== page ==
FKA twigs’ music isn’t easy to describe. Many websites use the term ‘alternative R&B’, but that’s not doing justice to the unique sounds the 26 year old singer has created.1 You can hear influences from all genres -from electronic to hiphop and from soul to opera- but from all those styles, FKA twigs has distilled her own, distinct and distinguished sound. She released EP1 independently in 2012, which led to EP2 just a year later. Her second EP started getting traction, receiving positive reviews from important music outlets like Pitchfork and Consequence of Sound. LP1, twigs’ first full length album, ended up in many album-of-the-year discussions. I immediately fell in love with the album, and wondered how Tahliah Barnett -FKA twigs’ real name- would translate the sounds and vocals to a live show.
After twenty minutes of ambience music, which doesn’t do much for the audience except making them impatient, the band and FKA twigs take the stage. At first, her appearence reminds me of Sade, but that impression is quickly overwritten when twigs starts moving. She hasn’t lost her dancing step, seamlessly mixing sensual moves with sharp, harsh movements. FKA twigs’ alternates songs from her EPs with songs from LP1. Her voice is as beautiful as on record and navigates the line between ice cold and heart warming. When you can hear it from behind the deep bass and hard hitting drums, that is. The volume of FKA twigs’ microphone is too low to match the eardrum-shattering volume of the electronic sounds her three-man band produce. It’s the only flaw of the show and is the sole reason the show doesn’t get from ‘really good’ to ‘great’.
Then FKA twigs asks the band to stop. Some people think it’s part of the show, but if they’d paid attention, they’d seen twigs getting distracted by all the talking in the audience. I have never understood people who go to concerts to talk all the time during the show. It’s incredibly hard to hear one another so if you want to catch up with someone, go to a bar.2 FKA twigs kindly requests the people who want to talk to leave, so she can give those who are paying attention -or “friends” as she calls them- the experience they deserve. When the absence of sound is almost as important as the things you do hear, there has to be total silence. It’s a tough situation for an artist to be in, but twigs handles it gracefully.3 It shows her spirit: she needs to be in full creative control, whether it’s about a song, a video or a live show. She demands your attention and because she does, she deserves it, too.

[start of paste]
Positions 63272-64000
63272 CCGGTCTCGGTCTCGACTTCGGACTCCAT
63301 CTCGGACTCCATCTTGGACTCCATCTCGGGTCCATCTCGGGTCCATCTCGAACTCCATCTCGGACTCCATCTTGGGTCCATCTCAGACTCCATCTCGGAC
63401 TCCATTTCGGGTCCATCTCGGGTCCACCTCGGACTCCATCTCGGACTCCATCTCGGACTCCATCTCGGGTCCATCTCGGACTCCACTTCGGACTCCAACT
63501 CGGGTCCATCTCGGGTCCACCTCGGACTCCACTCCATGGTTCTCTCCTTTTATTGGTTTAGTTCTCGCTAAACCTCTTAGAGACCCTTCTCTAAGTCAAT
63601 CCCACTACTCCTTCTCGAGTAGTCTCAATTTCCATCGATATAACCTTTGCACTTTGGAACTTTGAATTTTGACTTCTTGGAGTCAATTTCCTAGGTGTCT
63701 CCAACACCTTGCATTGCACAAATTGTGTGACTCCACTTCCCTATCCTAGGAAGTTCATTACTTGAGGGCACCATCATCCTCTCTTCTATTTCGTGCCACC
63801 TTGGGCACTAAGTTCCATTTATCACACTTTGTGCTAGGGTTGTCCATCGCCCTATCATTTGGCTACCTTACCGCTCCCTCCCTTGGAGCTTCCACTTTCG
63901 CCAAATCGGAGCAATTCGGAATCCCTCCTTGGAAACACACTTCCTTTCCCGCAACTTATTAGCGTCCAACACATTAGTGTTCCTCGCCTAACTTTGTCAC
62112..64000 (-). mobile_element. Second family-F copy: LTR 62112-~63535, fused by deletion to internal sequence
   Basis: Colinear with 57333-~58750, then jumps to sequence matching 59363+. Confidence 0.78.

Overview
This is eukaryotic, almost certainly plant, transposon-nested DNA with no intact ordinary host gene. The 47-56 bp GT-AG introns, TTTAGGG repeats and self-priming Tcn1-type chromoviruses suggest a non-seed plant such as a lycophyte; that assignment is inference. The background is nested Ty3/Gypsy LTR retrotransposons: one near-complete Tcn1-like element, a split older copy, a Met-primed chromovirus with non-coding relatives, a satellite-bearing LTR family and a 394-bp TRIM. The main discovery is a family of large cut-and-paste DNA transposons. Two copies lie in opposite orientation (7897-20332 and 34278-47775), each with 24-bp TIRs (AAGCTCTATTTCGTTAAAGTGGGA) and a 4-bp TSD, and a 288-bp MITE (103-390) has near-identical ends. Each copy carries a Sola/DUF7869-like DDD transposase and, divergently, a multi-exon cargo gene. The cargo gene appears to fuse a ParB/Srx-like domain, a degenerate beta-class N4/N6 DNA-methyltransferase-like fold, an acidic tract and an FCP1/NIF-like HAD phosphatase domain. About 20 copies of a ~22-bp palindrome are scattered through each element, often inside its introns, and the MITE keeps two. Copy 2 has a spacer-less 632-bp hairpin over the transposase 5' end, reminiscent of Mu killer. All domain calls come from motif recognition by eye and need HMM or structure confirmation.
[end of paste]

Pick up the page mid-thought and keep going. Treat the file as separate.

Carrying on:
After the brief interruption, FKA twigs seems relieved the audience is finally quiet. Her voice sounds stronger than before and with album stand-outs Kicks and Two Weeks, the show comes to an end. It’s a performance I won’t forget any time soon, because it’s unlike anything you’ve seen. Visually and sonically stunning, FKA twigs shows she’s here to stay, as long as she wants.
- FKA twigs doesn’t like to be labeled as an alternative R&B act. In an interview with The Guardian she said: “It’s like punk; fuck alternative R&B!”. And she’s right. ↩
- twigs’ show was part of a five day music festival. Maybe those with passe partout tickets were talking, I don’t know and it doesn’t matter. If you don’t like the show you’re watching, just get out. Don’t ruin it for those who do enjoy the performance. ↩
- There were some rumors she stormed off stage because of the talking. Let me clarify: she didn’t and the way she handled it couldn’t be better. I wish more artists would care about the experience of their fans as much as twigs does. ↩